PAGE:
The Packers still could be a Super Bowl contender, but first they have to figure out who their quarterback is. Specifically, they have to decide if they will accept or reject Brett Favre's request to return.
Favre turned in a vintage performance in 2007, setting a personal record in completion percentage (66.5), winning as many games as he had won in any previous season (13) and tying his previous best for 300 yard passing games in a season (seven).
He led the Packers on a storybook season, advancing to the NFC championship game before losing to the Giants at Lambeau Field.
If Favre had never considered retirement, the Packers might have been the favorites to win the NFC this year. Without him last year, the Packers probably would not have won the NFC North.
But Favre did announce his retirement, and the Packers subsequently turned the page. All of their offseason efforts were focused on integrating Aaron Rodgers to the team — reconstructing the offense around his skills, making sure he is accepted in the locker room and building him up in the community.
The Packers were quite comfortable with Rodgers as their starter. But how can they tell Favre to get lost?
Let's assume for a minute that Favre does not play in Green Bay this year.
If Rodgers is one of the 15 best quarterbacks of all-time, he will pale in comparison to his predecessor. No matter what he does, Rodgers never will be Favre. Not in the clutch moments of games. Not in the record books. Not in the eyes of Packer Nation.
But Rodgers can be a good quarterback, a winning quarterback. Whenever he has had the chance, he has performed pretty well. Coach Mike McCarthy has a lot of confidence in him.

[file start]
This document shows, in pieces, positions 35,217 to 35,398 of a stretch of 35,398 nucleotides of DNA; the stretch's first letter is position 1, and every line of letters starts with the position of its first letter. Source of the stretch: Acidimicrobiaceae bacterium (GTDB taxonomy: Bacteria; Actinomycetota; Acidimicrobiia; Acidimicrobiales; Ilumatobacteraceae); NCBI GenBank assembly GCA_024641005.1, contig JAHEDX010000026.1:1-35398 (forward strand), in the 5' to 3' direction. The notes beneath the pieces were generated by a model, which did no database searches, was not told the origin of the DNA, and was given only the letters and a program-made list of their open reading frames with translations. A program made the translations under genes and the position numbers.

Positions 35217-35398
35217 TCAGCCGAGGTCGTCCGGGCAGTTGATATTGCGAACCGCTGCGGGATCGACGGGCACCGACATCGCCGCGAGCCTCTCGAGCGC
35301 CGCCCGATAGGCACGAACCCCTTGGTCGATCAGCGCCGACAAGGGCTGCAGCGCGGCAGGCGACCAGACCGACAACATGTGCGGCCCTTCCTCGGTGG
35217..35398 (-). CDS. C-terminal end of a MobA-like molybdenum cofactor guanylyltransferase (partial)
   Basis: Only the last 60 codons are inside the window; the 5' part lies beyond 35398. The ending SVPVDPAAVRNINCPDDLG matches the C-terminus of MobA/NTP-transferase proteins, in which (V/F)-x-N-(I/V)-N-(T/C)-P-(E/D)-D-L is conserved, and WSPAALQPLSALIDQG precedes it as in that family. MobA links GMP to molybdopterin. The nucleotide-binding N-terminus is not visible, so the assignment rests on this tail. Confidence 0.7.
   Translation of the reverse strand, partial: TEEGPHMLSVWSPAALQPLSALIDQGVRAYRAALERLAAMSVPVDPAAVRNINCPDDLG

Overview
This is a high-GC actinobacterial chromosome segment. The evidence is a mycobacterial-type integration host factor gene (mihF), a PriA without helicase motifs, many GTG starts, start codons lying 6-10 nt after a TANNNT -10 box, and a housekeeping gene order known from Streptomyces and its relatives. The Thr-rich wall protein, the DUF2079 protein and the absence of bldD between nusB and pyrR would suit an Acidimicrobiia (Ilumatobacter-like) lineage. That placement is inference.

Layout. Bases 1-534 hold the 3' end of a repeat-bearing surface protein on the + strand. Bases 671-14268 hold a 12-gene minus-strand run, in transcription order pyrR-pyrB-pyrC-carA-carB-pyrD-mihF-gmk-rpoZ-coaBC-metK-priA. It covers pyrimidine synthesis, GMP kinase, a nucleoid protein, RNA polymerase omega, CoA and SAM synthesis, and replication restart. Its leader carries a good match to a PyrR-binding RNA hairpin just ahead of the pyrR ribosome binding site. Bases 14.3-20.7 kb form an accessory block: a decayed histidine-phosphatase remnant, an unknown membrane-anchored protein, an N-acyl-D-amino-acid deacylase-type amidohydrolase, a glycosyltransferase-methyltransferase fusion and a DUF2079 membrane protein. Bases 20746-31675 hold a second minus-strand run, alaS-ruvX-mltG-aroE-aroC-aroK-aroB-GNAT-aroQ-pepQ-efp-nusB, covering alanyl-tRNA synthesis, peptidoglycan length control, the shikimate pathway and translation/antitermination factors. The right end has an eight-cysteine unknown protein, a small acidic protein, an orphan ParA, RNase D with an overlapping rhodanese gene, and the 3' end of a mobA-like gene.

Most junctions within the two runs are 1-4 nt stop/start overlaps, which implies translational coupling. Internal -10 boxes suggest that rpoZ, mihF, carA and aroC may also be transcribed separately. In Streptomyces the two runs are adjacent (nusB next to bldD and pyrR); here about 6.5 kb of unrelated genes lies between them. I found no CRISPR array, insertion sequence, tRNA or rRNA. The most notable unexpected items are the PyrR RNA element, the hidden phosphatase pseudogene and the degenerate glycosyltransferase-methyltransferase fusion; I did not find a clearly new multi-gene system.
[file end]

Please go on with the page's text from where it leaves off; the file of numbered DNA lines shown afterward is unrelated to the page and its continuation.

And the team around him is good enough that Rodgers shouldn't have to carry the load all alone.
If he plays within himself, follows the gameplans, keeps his composure and stays healthy, Rodgers will be fine. If he does not, the boos will come early and often.
Overheard at camp
The Packers say they will run the ball more in 2008, but they have to prove they can do that before anyone will buy it.
Last season, this team was pass happy for most of the year, rushing for only 27 percent of its yards. The Packers got better at running the ball late in the season, but they still remained a team that passed to set up the run. According to Stats, Inc., 32 percent of their runs came with three or more receivers on the field.
So it is not known if the Packers are capable of lining up and ramming it down the throats of opponents on first down with two tight ends on the field.
If Rodgers is the QB, that might even affect the run game more than the pass game, because opponents will be happy to commit a safety to the box if the Packers show the inclination to run more than pass.
Comings and goings
The Packers were so confident in the depth of their defensive line that they traded promising lineman Corey Williams to the Browns for a second round draft choice that they ended up using to take quarterback Brian Brohm.
Among their reasons to be confident are 2007 first round pick Justin Harrell, Johnny Jolly, who McCarthy said was the most active lineman on the team a year ago, Cullen Jenkins, Kabeer Gbaja-Biamila, Colin Cole and Pro Bowler Aaron Kampman. Indeed, even without Williams, the Packers may have the deepest defensive line in the league.
Let's make two predictions — one with Favre, one without.
If Favre plays, there is no reason to believe the Packers will drop off from last season. With Favre, the Packers are one of football's best teams.
Without him, they still should be a good team. Remember, Rodgers played better than Favre after replacing him against the Cowboys. It's just that it would be unrealistic to expect that for 16 games.
With a solid defense and a weak division working in their favor, the Farve-less Packers will have a good chance of finishing on the plus side of .500.
PFT: Defensive end finally finds a new team in San Diego — and for a honey of a deal that would be worth a max of $13.35 million.
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